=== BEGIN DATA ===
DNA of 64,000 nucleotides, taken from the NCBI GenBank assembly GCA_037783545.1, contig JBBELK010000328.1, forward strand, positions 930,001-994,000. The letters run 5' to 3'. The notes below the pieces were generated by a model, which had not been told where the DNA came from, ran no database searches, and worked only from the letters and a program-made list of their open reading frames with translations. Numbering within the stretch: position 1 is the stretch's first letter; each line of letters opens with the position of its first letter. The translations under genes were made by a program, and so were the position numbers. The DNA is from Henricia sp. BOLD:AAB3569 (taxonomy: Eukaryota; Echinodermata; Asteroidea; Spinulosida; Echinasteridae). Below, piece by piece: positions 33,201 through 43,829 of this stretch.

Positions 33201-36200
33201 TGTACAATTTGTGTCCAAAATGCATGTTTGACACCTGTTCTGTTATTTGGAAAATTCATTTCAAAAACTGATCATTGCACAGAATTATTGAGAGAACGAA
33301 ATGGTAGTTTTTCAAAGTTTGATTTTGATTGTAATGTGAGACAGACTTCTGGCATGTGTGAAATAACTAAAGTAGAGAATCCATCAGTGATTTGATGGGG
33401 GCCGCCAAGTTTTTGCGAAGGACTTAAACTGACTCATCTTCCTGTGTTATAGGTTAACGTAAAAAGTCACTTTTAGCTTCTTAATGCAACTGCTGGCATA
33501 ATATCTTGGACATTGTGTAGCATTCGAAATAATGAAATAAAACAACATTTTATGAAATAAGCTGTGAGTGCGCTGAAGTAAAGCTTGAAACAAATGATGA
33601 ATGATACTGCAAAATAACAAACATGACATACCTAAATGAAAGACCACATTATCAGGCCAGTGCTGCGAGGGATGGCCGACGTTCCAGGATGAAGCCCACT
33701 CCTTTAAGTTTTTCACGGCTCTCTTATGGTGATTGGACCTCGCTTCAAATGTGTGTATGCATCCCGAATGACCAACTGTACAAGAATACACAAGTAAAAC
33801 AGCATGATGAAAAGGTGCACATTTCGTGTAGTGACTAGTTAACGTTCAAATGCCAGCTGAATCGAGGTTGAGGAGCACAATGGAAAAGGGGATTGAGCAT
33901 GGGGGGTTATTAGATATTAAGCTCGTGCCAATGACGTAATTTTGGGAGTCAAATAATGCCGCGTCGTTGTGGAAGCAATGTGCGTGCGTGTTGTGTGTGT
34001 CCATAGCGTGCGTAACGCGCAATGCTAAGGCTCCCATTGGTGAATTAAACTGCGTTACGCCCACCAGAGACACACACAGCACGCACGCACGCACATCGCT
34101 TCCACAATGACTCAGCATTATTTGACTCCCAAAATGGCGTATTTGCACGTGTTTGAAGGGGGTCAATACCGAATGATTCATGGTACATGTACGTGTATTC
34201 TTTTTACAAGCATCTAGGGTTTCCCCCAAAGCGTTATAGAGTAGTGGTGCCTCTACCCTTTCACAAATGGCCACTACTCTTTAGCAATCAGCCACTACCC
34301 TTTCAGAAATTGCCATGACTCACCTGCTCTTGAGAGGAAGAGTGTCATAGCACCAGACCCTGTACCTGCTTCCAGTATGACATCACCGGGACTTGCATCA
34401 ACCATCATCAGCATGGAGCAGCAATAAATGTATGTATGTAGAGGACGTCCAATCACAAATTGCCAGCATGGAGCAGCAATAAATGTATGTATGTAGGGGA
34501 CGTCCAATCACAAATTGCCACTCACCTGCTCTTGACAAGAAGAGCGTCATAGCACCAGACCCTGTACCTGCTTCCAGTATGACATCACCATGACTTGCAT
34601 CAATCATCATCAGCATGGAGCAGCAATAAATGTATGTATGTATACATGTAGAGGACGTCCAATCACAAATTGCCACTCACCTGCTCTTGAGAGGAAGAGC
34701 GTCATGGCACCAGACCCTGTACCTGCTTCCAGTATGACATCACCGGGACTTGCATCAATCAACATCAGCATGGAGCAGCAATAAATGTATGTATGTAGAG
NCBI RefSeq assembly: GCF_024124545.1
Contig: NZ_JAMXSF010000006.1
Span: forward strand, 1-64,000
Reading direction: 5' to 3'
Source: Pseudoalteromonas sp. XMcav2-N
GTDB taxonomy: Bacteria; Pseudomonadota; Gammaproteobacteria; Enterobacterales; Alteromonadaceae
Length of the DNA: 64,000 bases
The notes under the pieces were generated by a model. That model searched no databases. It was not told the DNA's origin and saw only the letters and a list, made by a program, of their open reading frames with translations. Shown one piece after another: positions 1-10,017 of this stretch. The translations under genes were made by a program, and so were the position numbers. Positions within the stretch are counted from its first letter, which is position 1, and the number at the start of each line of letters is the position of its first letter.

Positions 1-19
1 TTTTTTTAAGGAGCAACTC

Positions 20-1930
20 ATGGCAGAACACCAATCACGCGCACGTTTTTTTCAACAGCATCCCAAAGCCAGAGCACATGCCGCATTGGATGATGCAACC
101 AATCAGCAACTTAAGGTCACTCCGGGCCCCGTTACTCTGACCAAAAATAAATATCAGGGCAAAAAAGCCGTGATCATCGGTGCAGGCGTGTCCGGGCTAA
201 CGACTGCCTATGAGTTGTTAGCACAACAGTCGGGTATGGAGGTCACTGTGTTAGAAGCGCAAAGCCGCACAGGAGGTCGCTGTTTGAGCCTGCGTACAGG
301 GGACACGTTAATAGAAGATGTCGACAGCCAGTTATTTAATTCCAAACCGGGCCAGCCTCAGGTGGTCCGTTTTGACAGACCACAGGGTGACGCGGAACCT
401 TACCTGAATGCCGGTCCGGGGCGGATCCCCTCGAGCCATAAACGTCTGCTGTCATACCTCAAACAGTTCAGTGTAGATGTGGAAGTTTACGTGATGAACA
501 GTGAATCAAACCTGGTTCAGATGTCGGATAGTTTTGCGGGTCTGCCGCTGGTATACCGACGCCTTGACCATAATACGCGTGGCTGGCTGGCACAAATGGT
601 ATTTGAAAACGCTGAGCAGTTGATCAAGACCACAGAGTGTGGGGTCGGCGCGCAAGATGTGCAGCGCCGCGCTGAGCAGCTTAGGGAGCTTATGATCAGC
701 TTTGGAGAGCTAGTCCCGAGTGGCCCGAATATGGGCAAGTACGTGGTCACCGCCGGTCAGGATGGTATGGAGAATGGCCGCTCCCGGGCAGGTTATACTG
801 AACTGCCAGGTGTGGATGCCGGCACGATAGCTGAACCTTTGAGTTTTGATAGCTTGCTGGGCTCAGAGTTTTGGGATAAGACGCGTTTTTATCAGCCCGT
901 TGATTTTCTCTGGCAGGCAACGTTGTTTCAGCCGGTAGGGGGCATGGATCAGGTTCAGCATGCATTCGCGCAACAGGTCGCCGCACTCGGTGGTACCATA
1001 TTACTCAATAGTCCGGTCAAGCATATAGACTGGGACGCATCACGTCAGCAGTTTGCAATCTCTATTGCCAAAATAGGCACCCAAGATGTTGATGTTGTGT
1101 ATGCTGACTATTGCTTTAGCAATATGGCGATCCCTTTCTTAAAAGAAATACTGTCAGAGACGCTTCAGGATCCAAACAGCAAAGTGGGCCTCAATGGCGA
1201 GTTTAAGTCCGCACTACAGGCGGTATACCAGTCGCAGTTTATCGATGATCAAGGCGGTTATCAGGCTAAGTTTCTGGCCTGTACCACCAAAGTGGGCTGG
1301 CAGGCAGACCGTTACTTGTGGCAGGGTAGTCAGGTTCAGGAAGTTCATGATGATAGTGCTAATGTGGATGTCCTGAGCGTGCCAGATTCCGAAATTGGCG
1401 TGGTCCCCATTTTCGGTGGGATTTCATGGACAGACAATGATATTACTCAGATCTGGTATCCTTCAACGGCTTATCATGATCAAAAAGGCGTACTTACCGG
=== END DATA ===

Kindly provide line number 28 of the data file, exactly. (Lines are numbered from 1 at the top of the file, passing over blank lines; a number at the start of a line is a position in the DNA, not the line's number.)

1 TTTTTTTAAGGAGCAACTC